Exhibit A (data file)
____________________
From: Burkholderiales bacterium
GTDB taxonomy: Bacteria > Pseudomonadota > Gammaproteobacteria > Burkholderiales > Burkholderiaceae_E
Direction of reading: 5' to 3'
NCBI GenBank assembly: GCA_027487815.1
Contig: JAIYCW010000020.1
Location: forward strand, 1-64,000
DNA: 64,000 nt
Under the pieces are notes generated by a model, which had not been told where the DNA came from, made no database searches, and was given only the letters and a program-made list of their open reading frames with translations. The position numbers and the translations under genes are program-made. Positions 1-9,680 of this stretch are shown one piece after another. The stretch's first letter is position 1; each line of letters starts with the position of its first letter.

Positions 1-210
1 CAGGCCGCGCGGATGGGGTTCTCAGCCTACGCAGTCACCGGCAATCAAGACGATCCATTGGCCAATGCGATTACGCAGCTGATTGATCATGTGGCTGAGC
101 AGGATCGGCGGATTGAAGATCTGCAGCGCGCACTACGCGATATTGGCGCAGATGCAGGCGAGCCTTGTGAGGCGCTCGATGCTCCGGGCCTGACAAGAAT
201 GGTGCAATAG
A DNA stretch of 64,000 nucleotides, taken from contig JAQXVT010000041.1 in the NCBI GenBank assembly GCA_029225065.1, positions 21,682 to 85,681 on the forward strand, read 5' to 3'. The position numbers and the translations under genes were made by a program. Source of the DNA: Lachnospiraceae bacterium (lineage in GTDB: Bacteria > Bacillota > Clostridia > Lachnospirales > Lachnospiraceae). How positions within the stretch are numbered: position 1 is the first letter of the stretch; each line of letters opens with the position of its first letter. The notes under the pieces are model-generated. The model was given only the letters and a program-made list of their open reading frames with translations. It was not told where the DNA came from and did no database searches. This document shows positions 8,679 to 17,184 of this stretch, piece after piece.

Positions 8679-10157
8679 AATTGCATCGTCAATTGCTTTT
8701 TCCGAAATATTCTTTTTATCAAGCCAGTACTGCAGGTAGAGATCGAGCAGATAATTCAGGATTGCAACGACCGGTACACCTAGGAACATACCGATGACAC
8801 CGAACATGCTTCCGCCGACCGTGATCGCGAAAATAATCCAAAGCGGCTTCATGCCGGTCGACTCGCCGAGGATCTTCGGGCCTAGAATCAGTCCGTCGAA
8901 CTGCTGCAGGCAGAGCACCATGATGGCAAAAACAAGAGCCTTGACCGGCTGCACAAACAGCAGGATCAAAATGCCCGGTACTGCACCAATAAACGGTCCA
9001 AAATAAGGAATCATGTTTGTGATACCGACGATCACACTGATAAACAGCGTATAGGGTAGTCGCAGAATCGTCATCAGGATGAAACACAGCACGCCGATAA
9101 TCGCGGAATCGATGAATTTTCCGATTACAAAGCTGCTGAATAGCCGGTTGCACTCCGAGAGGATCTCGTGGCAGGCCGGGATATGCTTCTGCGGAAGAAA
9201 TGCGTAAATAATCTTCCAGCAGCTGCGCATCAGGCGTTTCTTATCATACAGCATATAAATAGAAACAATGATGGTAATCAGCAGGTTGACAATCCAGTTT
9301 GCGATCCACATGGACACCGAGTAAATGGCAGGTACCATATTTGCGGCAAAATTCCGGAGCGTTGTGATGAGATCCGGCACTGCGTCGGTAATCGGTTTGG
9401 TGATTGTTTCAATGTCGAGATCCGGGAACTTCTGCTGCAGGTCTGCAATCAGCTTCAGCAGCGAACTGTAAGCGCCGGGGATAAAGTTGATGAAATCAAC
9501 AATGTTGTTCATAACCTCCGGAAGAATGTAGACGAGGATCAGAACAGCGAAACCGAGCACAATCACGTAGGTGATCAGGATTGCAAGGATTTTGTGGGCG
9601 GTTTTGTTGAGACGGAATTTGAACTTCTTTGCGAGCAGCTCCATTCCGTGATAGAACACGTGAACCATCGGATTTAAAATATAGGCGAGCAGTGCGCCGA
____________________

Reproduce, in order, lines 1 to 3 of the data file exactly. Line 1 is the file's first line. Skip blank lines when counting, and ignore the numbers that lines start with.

From: Burkholderiales bacterium
GTDB taxonomy: Bacteria > Pseudomonadota > Gammaproteobacteria > Burkholderiales > Burkholderiaceae_E
Direction of reading: 5' to 3'